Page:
South Bend Mayoral candidates face off in first debate

NOW: South Bend Mayoral candidates face off in first debate

SOUTH BEND, Ind. — The first debate between the two men running for South Bend Mayor began with a conversation on policing in the city. 

The fallout from a fatal officer-involved shooting in June raised concerns of racism on the police force. 

On Tuesday, Democrat James Mueller told voters that he recognizes parts of the community do not trust the police because of systemic racism. 

“Some of it is larger systemic issues that have been along for some time,” said Mueller. 

While Republican Sean Haas said systemic racism is not a problem for the city’s police force or even the United States. 

“I think the United States by far is the least racist country in the world,” said Haas. 

Debate organizers said there were many questions sent in regarding policing, diversity on the force and neighborhood investment. Charles Boros, a west side neighbor, and Haas supporter, said he once supported current Mayor Pete Buttigieg but said it’s clear there’s a lack of investment on his side of town.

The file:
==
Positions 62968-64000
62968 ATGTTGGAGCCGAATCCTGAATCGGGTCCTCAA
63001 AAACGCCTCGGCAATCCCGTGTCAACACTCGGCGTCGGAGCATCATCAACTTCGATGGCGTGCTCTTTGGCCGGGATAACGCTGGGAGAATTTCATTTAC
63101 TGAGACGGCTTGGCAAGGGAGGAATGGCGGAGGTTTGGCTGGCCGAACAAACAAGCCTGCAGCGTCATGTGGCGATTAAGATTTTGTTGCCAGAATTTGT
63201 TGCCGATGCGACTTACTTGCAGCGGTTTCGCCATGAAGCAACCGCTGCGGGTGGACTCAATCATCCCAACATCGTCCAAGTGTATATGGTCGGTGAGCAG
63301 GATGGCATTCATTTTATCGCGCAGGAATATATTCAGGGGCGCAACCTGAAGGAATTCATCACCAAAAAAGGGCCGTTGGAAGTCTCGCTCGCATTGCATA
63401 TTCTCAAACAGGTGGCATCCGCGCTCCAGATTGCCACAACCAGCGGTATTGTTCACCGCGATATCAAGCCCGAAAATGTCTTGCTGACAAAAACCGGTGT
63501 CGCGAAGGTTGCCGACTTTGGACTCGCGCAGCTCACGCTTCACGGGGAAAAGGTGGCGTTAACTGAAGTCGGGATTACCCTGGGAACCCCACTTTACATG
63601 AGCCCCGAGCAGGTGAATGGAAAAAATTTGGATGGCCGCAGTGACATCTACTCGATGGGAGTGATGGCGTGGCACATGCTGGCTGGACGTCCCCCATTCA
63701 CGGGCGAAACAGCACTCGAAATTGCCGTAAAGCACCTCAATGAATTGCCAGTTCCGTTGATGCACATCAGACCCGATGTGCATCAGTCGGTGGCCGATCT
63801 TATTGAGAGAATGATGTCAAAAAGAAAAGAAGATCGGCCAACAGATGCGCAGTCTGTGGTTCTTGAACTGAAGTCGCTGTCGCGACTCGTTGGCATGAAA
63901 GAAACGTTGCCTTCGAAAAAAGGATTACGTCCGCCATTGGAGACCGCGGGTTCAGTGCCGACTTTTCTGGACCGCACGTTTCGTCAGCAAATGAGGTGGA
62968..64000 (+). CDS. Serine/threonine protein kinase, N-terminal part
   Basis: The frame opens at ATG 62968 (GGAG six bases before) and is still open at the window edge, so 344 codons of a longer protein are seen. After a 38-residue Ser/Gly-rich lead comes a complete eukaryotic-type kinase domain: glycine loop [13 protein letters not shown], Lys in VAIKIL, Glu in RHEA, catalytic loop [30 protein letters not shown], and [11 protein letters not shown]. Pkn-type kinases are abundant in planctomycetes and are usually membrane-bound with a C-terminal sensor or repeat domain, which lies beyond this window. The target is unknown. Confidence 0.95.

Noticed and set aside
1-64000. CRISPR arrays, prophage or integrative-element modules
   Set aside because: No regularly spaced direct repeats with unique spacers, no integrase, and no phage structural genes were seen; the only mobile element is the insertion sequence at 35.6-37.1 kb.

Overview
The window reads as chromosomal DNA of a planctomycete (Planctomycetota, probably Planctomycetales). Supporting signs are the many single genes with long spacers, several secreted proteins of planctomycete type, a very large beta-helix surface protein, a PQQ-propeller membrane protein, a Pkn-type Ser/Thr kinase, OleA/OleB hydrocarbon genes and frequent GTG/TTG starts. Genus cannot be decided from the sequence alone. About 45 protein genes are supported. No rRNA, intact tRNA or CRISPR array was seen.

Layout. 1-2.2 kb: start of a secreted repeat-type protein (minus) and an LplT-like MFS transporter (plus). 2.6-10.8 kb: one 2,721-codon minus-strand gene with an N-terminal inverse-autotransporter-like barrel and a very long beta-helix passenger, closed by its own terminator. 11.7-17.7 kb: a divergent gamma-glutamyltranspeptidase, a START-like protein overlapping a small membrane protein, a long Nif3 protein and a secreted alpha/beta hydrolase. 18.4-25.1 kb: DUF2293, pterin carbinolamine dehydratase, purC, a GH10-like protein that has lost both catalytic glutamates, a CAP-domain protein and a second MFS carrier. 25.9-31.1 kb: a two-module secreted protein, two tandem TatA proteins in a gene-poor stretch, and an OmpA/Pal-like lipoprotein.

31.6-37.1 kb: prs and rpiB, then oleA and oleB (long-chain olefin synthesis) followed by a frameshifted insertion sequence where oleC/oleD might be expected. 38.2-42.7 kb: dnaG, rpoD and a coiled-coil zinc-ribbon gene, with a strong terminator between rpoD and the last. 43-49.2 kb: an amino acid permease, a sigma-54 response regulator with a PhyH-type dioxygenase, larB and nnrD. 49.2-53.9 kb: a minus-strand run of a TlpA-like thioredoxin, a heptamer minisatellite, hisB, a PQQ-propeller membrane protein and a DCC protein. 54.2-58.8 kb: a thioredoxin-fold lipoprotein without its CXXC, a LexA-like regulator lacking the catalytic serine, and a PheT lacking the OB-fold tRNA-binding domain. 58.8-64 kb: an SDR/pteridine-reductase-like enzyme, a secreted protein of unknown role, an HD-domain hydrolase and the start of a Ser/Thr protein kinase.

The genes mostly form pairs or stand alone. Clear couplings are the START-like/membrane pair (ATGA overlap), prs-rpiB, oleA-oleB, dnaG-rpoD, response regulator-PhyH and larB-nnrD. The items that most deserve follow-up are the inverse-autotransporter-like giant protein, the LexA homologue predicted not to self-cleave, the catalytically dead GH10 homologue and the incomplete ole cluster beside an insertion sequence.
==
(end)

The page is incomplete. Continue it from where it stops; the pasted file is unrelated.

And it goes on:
“They don’t keep their promises they just do spots just here and there,” said Boros. 

Jacob Titus, a near northwest side neighbor, and Mueller supporter, said it’s important other parts of town see the growth his neighborhood has seen. 

“I would like to see the resources that have come to my neighborhood over the past twenty years happen in other neighborhoods,” said Titus. 

During the hour-long debate on Tuesday, Haas took many shots at Mueller, who has been endorsed by Mayor Buttigieg. Haas, at one point, asked the former Director of Community Investment for the City of South Bend to layout his point-plan to increase affordable housing in the community. 

“I understand you continuing the policy of the Mayor if that’s the coattails you’re going to ride on the whole time,” Haas said. “Let’s hope you’re not going to continue to failed support for the police department as well.”

Mueller responded to the Republican-hopeful once Haas claimed the current administration called the entire police department “racist” after the death of Eric Logan. The current history teacher proposed more dollars for public safety in the upcoming budget and hiring from outside agencies to increase diversity on the police force. 

“I don’t know what you’re proposing to stem the violence,” said Mueller. “And I hope it’s not the old school style of stop and frisk.”

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